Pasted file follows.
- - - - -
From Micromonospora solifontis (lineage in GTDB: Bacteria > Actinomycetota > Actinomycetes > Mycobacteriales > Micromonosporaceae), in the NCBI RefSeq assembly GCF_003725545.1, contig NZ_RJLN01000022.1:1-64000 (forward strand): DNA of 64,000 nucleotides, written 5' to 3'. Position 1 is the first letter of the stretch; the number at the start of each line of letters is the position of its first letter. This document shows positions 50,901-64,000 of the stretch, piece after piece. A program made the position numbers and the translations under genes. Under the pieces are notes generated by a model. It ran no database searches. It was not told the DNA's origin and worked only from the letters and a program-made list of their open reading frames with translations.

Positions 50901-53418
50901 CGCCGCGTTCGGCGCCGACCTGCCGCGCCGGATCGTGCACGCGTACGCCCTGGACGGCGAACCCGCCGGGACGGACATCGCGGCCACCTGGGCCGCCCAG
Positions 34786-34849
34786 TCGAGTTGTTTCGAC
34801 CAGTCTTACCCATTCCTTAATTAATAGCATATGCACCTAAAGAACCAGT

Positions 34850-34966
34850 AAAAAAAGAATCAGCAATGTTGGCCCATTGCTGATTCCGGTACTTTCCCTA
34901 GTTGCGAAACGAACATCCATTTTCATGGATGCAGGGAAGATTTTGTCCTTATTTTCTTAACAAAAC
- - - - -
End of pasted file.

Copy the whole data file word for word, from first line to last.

From Micromonospora solifontis (lineage in GTDB: Bacteria > Actinomycetota > Actinomycetes > Mycobacteriales > Micromonosporaceae), in the NCBI RefSeq assembly GCF_003725545.1, contig NZ_RJLN01000022.1:1-64000 (forward strand): DNA of 64,000 nucleotides, written 5' to 3'. Position 1 is the first letter of the stretch; the number at the start of each line of letters is the position of its first letter. This document shows positions 50,901-64,000 of the stretch, piece after piece. A program made the position numbers and the translations under genes. Under the pieces are notes generated by a model. It ran no database searches. It was not told the DNA's origin and worked only from the letters and a program-made list of their open reading frames with translations.

Positions 50901-53418
50901 CGCCGCGTTCGGCGCCGACCTGCCGCGCCGGATCGTGCACGCGTACGCCCTGGACGGCGAACCCGCCGGGACGGACATCGCGGCCACCTGGGCCGCCCAG
Positions 34786-34849
34786 TCGAGTTGTTTCGAC
34801 CAGTCTTACCCATTCCTTAATTAATAGCATATGCACCTAAAGAACCAGT

Positions 34850-34966
34850 AAAAAAAGAATCAGCAATGTTGGCCCATTGCTGATTCCGGTACTTTCCCTA
34901 GTTGCGAAACGAACATCCATTTTCATGGATGCAGGGAAGATTTTGTCCTTATTTTCTTAACAAAAC